I’m the kind of girl who likes to make New Year’s Resolutions.
I know … you are probably wondering … why?
I like the feeling of starting the year with a bit of an action plan. What can I do different? Better? How can I challenge myself?
Last year the Resolution was limiting my buying of books to 3 new ones per month – excluding anything I bought for book club reading.
I joined 3 more (virtual) book clubs … ones in which we normally read more than one book a month. I didn’t really get the result I was aiming for – spending less money on books, and reading more from my already fully stocked bookcase … but I did sure read some good books!
This year my Resolution is all about making bread.
That’s right! 2014 IS GOING TO BE MY YEAR OF THE BREAD. My goal is to finally get comfortable using yeast (oh how yeast has scared me away from recipes in the past), enjoy kneading the dough, and turn out a decent loaf.
So far … so good!
We’re three weeks into this New Year and I have been baking bread 2 to 3 times a week. The same recipe mostly – but I’m finding myself encouraged that:
(1) each and every single loaf has turned out
(2) yeast isn’t as scary as I always assumed, and
(3) I’ve been able to bake a loaf first thing in the morning and slather a piece of warm bread in butter.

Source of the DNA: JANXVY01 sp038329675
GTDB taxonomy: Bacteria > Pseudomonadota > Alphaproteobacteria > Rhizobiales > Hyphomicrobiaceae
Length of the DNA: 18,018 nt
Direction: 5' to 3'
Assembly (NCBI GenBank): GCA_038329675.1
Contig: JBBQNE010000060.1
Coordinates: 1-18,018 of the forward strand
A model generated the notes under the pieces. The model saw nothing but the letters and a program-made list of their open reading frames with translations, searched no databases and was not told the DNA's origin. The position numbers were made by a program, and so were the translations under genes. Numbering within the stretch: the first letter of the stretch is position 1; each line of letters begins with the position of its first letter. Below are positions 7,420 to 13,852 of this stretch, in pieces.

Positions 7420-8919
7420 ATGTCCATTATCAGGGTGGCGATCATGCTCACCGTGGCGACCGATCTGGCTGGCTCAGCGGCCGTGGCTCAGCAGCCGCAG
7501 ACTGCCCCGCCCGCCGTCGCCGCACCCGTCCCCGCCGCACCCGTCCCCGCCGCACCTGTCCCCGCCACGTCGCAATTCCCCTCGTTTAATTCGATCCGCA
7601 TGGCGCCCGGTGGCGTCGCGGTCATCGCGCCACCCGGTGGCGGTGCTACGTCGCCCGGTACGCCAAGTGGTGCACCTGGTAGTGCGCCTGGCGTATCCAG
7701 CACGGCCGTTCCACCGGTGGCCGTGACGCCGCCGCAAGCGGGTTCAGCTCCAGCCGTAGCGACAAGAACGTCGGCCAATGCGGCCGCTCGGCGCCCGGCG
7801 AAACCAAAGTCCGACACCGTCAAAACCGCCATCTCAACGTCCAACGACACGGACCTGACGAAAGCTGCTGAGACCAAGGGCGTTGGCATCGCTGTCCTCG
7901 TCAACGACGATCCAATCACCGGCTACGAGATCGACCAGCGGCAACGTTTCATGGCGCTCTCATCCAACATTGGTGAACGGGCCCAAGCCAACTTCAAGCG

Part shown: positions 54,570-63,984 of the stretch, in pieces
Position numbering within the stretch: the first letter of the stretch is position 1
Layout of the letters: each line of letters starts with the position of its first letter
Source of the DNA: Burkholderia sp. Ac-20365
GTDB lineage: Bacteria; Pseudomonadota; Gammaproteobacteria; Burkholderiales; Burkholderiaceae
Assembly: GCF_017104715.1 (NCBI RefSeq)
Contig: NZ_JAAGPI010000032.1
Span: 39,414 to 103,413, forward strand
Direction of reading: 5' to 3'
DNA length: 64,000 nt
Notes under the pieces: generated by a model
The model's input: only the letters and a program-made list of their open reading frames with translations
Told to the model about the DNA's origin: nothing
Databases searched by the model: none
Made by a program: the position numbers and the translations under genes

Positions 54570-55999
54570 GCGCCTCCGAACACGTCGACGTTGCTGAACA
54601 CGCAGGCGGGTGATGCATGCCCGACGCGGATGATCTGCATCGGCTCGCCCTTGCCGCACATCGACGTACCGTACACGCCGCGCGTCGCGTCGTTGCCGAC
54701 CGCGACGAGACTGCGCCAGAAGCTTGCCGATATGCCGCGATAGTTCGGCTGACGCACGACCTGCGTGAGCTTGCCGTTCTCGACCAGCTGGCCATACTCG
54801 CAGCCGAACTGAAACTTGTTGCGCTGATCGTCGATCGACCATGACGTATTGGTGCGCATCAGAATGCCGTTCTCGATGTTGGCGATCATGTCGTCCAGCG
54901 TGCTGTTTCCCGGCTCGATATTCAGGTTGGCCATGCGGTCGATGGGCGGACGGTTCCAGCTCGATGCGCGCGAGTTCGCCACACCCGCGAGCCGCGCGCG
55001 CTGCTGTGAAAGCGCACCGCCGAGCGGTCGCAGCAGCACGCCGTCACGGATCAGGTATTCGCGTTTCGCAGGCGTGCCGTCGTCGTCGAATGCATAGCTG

Life is pretty grand when you make your own bread.
My confidence is really all thanks James Morton, runner-up of BBC’s 2012 The Great British Bake Off (ps. my favourite show … tied with MasterChef Australia – both worthy of being downloaded & obsessed over). James is actually a medical student at the University of Glasgow who loves to bake bread. He competed on The Great British Bake Off, won hearts of viewers and then published a book: Brilliant Bread.
If you are considering bread making at home – go out and get this book. Seriously. James is able to make bread accessible to the home baker. Nothing fancy. Nothing crazy. Just good bread. The book is basically divided into three parts.
1. No-knead bread.
2. Kneaded bread.
3. Fancy breads and things to impress.
I’m still enjoying section one. I’m not kneading … I’m allowing the yeast to work in its own time. Considering one of the things that has always scared me about bread making is the kneading aspect, this suits me just fine.
This recipe is the very first in his book. I haven’t changed a single thing. There’s no need to. I can tell you that the first 2 times I used all-purpose flour, and have since switched to bread flour (or as the Brits say – “strong flour”). I like the texture that I get out of bread flour, but honestly, this recipe works just fine with all-purpose flour.
Bakers note: The one thing I will recommend getting is a kitchen scale. I have done my best to convert the amounts for you – however, the scale is more accurate.
Join me in the mission of baking homemade bread. Your kitchen will smell brilliant; you’ll impress the pants off your friends and family (and yourself!); and honestly … there’s nothing better than a fresh loaf of bread!
Basic White Bread
500 g (3 cups less 3 tbsp) bread flour